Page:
Much of what we do at Willows Pediatrics concerns combating disease and maintaining physical health. Yet there is also a large behavioral and emotional component to being a pediatrician, and we do our best to counsel our patients and their parents as they go through developmental stages and experience life’s challenges.
We’ve read studies reporting that 20-30% of students in school are involved in bullying (either as the bully or the victim), making bullying an issue we would like to address.
Bullying is defined differently in different venues, but one accepted definition is that, “a person is bullied when he or she is exposed, repeatedly and over time, to negative actions on the part of one or more other persons, and he or she has difficulty defending himself or herself.” The Westport Public Schools have a detailed bullying policy, which includes punishment for bullying behavior that takes place in school, on school property or at school-sponsored events.
Talking to your child is the most important part of keeping him or her safe. For young children you can play-act a bullying scenario and practice what he or she should say to a bully. It’s important to teach your child to use words like “Please do NOT talk to me like that” and actions like staying calm and knowing when to walk away. It is also important to let your child know that bullying is not his or her fault … and that he or she should not be afraid to ask an adult for help.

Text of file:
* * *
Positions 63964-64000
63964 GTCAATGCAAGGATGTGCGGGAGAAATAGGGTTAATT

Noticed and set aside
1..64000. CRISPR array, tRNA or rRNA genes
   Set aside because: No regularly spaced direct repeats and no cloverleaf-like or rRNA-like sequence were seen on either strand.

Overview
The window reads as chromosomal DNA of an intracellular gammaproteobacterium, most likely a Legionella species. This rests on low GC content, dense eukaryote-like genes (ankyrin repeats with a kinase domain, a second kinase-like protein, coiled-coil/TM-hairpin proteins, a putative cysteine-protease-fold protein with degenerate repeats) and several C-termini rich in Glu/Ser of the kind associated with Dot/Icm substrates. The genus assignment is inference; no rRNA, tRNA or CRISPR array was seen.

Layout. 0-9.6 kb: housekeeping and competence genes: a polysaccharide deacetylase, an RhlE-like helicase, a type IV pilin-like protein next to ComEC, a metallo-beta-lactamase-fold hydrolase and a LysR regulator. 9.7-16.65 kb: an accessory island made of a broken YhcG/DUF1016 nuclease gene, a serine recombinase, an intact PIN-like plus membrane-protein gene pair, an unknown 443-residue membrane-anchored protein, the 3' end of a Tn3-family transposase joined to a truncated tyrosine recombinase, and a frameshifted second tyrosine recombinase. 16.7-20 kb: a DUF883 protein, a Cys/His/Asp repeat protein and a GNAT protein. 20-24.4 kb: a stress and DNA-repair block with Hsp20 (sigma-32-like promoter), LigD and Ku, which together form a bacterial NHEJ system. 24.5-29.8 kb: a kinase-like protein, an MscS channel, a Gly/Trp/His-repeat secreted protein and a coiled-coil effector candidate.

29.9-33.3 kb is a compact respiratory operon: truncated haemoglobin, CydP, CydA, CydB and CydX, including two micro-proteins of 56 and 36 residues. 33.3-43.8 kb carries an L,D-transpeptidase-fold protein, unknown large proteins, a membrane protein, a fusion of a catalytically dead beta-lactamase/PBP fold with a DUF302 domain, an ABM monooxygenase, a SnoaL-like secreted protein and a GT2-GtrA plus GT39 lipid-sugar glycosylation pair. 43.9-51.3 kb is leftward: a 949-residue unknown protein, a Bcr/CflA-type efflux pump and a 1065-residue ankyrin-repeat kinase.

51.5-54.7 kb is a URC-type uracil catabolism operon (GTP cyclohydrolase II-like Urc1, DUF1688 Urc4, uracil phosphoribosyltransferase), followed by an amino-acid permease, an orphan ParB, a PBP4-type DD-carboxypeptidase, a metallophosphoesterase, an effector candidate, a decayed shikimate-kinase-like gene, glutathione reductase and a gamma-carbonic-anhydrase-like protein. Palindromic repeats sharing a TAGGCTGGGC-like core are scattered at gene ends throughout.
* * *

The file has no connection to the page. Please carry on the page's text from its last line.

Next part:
For older children, bullying can be more subtle and can also involve Cyberbullying. Since it can be harder to get teens and adolescents to open up, keep alert for changes in your child’s behavior such as frequent headaches, stomachaches, and frequently feeling down. Any of these could be a sign of bullying.
On the flipside, if your child is bullying others, we encourage you to take this very seriously. The AAP has noted that when bullies become adults they are much less successful in their work and family lives, and may even have trouble with the law. It’s best to treat these behaviors when children are young. Some things you can do include:
Set firm and consistent limits on your child’s aggressive behavior. Be sure your child knows that bullying is never OK.
Be a positive role model. Children need to develop new and constructive strategies for getting what they want.
Show children that they can get what they want without teasing, threatening, or hurting someone. All children can learn to treat others with respect.
Use effective, nonphysical discipline, such as loss of privileges. When your child needs discipline, explain why the behavior was wrong and how your child can change it.
Help your child understand how bullying hurts other children. Give real examples of the good and bad results of your child’s actions.
Develop practical solutions with others. Together with the school principal, teachers, counselors, and parents of the children your child has bullied, find positive ways to stop the bullying.
As health care providers we recognize that bullying is a health concern, not just a social one. We want all of our patients to grow up confident, healthy, and well adjusted. Therefore, we hope that if you have concerns about your child and bullying of any nature, you will feel comfortable discussing them with us. It takes just a moment to make an appointment for a consultation or ask to speak to your doctor or PA; and we are happy to talk with you and help put a stop to the bullying. If necessary, we can also refer you to a counselor or other behavioral expert.
By Pink Sherbert Photography